Best-selling author tackles life head-on in The Break
BEST-SELLING author Marian Keyes has never been afraid to tackle life and its issues head-on.
And while her protagonists may be slightly older, that is just as true in her latest novel The Break.
"When I started writing at 30, I was writing about people in their 20s. Now I'm in my 50s, I'm writing about people in their 40s because, of course, as I get older my concerns are going to change entirely - the way I view things and the things that are affecting the people around me," Marian said.
She hinted that menopause, with its associated anxiety, sleeplessness and questioning of life for many, would play a part in her forthcoming novel.
"The whole issue of menopause has not been written about to my satisfaction. It's infuriating that these women are not treated with any compassion," she said.
"I want to write about that honestly, so people say, 'Oh, thank God, it's not just me!'"
The Break deals with a couple in their 40s who are facing their own mortality, fading love and attempting to rediscover themselves as individuals.
After 22 years of her own marriage, Marian said she believed change was inevitable, but keeping the lines of communication open was the key to remaining happy together.
"I think if you're with any person for any length of time, you are going to live through serial relationships. That crazy love of the early days isn't sustainable.
"But you've got to keep making sure you're on the same page, or at least communicating.
"It's easy to get lazy in a relationship and just think the other person will always be there.
"You have to keep connected with who you are, and who they are, and what your unique bond is."
In The Break, Amy is gobsmacked when her husband of 18 years, Hugh, who has been grieving the loss of his father and a close friend, announces he needs six months to go off alone and "find himself" - and he doesn't rule out sexual encounters.
"I was so bored of reading about midlife crises where the man was painted as a complete arsehole without any sort of sympathetic features and the woman was some sort of sappy martyr," Marian said.
She wanted to create a realistic portrait of life in those years when you become "almost viscerally aware of your own mortality".
She also wanted to challenge the idea that "people of a certain age no longer have sex".
"It annoys me that, especially for women, people believe when they get to a certain age that they are just sexless - that's codswallop!" she said.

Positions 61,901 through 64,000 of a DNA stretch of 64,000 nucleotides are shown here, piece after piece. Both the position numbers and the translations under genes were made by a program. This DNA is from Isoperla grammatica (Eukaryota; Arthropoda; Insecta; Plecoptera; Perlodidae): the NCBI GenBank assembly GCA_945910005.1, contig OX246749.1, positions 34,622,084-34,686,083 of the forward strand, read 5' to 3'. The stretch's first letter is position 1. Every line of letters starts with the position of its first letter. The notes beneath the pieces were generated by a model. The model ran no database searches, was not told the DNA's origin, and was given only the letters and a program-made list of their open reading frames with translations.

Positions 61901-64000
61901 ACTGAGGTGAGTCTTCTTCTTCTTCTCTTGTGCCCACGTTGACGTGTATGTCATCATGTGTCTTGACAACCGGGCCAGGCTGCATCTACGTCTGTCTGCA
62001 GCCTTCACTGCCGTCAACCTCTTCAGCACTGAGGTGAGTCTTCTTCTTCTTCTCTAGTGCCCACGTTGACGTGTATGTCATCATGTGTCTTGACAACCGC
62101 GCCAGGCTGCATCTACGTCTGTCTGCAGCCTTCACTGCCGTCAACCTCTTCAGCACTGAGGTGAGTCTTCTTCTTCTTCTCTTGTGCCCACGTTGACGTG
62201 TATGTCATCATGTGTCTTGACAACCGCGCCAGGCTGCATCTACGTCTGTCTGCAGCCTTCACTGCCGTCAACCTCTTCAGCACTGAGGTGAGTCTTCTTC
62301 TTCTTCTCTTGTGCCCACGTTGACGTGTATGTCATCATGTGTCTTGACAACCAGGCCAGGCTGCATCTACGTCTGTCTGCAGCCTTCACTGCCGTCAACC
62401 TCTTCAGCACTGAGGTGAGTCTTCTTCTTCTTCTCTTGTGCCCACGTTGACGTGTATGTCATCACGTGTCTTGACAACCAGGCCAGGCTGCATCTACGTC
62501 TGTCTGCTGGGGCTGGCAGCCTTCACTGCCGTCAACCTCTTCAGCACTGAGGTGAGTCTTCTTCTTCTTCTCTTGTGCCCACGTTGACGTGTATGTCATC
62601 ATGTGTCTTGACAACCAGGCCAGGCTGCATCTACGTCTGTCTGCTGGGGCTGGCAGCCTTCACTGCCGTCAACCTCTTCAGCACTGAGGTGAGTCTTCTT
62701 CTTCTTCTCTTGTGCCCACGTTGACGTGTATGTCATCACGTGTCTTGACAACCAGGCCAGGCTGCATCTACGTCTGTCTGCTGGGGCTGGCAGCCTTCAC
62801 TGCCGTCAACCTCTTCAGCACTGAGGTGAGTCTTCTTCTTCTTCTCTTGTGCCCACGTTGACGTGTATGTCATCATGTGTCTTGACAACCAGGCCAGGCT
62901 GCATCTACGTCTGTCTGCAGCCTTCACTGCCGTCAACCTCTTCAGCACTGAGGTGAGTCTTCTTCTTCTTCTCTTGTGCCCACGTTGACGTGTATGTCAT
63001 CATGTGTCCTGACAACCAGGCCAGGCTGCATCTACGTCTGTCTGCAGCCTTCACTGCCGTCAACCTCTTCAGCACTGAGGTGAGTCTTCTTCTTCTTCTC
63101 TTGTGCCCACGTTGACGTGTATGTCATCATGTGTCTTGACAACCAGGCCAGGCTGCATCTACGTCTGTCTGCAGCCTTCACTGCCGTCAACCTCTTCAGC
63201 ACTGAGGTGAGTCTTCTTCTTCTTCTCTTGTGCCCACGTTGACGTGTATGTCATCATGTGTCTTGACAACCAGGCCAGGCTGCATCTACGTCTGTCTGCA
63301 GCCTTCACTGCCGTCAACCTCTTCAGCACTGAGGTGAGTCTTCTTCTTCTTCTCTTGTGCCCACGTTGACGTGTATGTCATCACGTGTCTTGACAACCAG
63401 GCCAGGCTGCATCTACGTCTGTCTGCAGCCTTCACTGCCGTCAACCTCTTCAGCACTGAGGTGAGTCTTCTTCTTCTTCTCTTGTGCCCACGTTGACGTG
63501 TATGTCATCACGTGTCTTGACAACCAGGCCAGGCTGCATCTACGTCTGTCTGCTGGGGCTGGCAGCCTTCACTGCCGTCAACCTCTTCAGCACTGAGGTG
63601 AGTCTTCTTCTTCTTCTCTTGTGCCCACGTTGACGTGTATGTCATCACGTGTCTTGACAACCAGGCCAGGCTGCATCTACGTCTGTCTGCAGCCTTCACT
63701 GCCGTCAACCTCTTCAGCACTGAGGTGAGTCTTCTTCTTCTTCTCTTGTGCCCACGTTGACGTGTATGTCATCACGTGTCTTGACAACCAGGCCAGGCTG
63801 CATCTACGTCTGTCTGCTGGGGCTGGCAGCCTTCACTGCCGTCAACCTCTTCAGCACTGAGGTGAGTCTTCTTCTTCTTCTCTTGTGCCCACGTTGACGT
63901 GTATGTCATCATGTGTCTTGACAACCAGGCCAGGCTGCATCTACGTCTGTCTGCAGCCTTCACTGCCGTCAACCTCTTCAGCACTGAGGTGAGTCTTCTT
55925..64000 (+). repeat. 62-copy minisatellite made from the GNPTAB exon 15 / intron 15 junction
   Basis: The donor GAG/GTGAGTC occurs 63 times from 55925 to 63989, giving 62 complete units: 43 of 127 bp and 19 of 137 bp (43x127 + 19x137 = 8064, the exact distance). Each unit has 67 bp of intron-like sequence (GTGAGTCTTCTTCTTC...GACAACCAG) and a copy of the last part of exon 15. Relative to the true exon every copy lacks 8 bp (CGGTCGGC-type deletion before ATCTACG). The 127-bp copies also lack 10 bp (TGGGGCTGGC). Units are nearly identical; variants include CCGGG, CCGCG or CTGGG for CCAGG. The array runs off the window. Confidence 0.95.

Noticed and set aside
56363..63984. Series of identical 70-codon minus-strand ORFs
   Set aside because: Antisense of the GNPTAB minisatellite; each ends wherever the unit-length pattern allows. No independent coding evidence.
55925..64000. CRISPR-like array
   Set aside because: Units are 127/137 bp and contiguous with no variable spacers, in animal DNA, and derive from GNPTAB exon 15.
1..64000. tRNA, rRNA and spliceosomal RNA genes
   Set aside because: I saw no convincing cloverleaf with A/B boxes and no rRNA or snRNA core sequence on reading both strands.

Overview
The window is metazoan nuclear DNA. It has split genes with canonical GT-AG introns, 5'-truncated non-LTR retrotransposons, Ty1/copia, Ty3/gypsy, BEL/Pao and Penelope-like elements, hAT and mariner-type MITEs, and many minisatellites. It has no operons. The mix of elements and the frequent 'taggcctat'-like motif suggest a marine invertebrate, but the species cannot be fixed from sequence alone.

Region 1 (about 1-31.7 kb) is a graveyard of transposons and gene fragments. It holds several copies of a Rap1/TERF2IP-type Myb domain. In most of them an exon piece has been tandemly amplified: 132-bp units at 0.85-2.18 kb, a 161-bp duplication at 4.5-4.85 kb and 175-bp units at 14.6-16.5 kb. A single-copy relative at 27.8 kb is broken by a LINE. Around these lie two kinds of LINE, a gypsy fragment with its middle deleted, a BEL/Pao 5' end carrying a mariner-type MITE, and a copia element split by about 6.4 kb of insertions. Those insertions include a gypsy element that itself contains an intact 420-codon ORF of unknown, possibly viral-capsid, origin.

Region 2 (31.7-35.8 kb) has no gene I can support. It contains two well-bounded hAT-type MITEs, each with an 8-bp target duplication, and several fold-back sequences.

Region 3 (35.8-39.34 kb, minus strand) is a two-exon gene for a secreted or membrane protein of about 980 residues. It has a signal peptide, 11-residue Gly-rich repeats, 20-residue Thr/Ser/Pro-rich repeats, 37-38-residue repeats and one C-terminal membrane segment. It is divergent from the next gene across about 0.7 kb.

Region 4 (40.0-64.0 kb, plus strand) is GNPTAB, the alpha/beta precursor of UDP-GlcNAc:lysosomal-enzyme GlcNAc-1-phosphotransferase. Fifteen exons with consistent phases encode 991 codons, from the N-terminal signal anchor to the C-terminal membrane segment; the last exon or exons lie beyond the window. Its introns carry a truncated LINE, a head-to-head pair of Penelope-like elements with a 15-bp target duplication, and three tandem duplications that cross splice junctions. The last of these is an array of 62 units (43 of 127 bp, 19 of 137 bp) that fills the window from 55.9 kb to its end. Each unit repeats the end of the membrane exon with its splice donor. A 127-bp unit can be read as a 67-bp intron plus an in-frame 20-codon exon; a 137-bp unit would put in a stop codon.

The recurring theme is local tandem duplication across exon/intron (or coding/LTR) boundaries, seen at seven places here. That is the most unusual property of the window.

While she admits some people are quite happy for that area of their lives to diminish, some are still excited by the idea of being found sexually attractive. "Why shouldn't they? And no one, especially young people, has any right to pass judgment."
Marian said while she had always found it "mortifying" to write sex scenes, it was no more difficult for older characters, and she wanted to ensure they could enjoy "properly raunchy sex" too.
"I was very much making a statement," she said.
In The Break, Amy discovers that she has lost herself in her marriage and family, something Marian said happens all too often.
"Especially now for 'the sandwich generation' - people who have the worry of elderly parents with illness as well as the demands of children.
"Life is hard, work is hard and money is short and often it's easy for women to come last."
As is characteristic of Marian's novels, Amy and Hugh do not operate in a vacuum, but are surrounded by family ... however dysfunctional. In The Break, that includes Amy's father who has dementia, something Marian has personal experience of.
"Dad has Alzheimer's and the hardest part was when it began," she said.
"It's really frightening when you realise it's happening. My family's response was to go into denial, but now that it's full-blown, it's become normalised - he's still Dad."
"It's ridiculous that spouses and kids are just expected to be able to take care of these people," she said, hailing her mother as a superwoman.
"It's awfully hard work. It's like child care in reverse, but it's different because they can be really obstreperous, and of course they are fully grown."
Marian has always spoken openly about her own battles with depression and alcohol and proudly states she has been sober for nearly 24 years.
She said while she felt alcoholism was "just very much a part of my story", something she understood was an illness, not of her choosing and would not be shamed for, when depression hit, she did feel ashamed.
It brought her to the lowest of lows, terrified of the world and spending hours each day considering how she would kill herself.
"Society is very quick to blame the person with depression, as if they caused it themselves, or it's just self-pity. But this is something you wouldn't wish on your worst enemy."
She said it took her a long time to realise that depression, too, was a disease and that how she was feeling was not her fault.
"Even with cancer, people talk about people's 'battle with cancer', and if they die, it's as if they didn't battle hard enough. It makes me so angry that the onus is being put on the sufferer - not only are they ill, but they are responsible for their own cure."
As a result of her illness, it's been 11 years since Marian was last in Australia, but she said "from the word go, from my first book, people in Australia understood, they got it."
She believes this is due to the similarities between the Australian and Irish personalities.
"We don't take ourselves too seriously," she said. "Humour is important to us and we have the ability to laugh at ourselves and at misfortune."
And that, of course, is a characteristic of Marian's books, that even - or perhaps especially - when dealing with the darkest subjects, there is always humour not too far away.
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